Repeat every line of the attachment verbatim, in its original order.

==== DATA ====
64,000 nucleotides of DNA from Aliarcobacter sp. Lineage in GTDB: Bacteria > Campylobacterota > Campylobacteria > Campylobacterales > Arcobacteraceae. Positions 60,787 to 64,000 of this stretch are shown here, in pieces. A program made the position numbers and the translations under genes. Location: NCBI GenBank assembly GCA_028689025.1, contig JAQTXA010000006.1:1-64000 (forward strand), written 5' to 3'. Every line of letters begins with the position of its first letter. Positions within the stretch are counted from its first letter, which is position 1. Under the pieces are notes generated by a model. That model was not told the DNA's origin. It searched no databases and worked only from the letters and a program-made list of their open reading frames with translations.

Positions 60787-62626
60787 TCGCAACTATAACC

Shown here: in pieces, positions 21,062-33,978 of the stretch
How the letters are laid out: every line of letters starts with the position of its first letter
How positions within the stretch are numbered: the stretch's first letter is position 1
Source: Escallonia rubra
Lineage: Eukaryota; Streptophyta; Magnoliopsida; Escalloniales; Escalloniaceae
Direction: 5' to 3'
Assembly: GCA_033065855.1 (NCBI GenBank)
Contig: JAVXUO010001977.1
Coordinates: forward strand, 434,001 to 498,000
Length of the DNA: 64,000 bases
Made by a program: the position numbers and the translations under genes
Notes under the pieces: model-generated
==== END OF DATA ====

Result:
64,000 nucleotides of DNA from Aliarcobacter sp. Lineage in GTDB: Bacteria > Campylobacterota > Campylobacteria > Campylobacterales > Arcobacteraceae. Positions 60,787 to 64,000 of this stretch are shown here, in pieces. A program made the position numbers and the translations under genes. Location: NCBI GenBank assembly GCA_028689025.1, contig JAQTXA010000006.1:1-64000 (forward strand), written 5' to 3'. Every line of letters begins with the position of its first letter. Positions within the stretch are counted from its first letter, which is position 1. Under the pieces are notes generated by a model. That model was not told the DNA's origin. It searched no databases and worked only from the letters and a program-made list of their open reading frames with translations.

Positions 60787-62626
60787 TCGCAACTATAACC

Shown here: in pieces, positions 21,062-33,978 of the stretch
How the letters are laid out: every line of letters starts with the position of its first letter
How positions within the stretch are numbered: the stretch's first letter is position 1
Source: Escallonia rubra
Lineage: Eukaryota; Streptophyta; Magnoliopsida; Escalloniales; Escalloniaceae
Direction: 5' to 3'
Assembly: GCA_033065855.1 (NCBI GenBank)
Contig: JAVXUO010001977.1
Coordinates: forward strand, 434,001 to 498,000
Length of the DNA: 64,000 bases
Made by a program: the position numbers and the translations under genes
Notes under the pieces: model-generated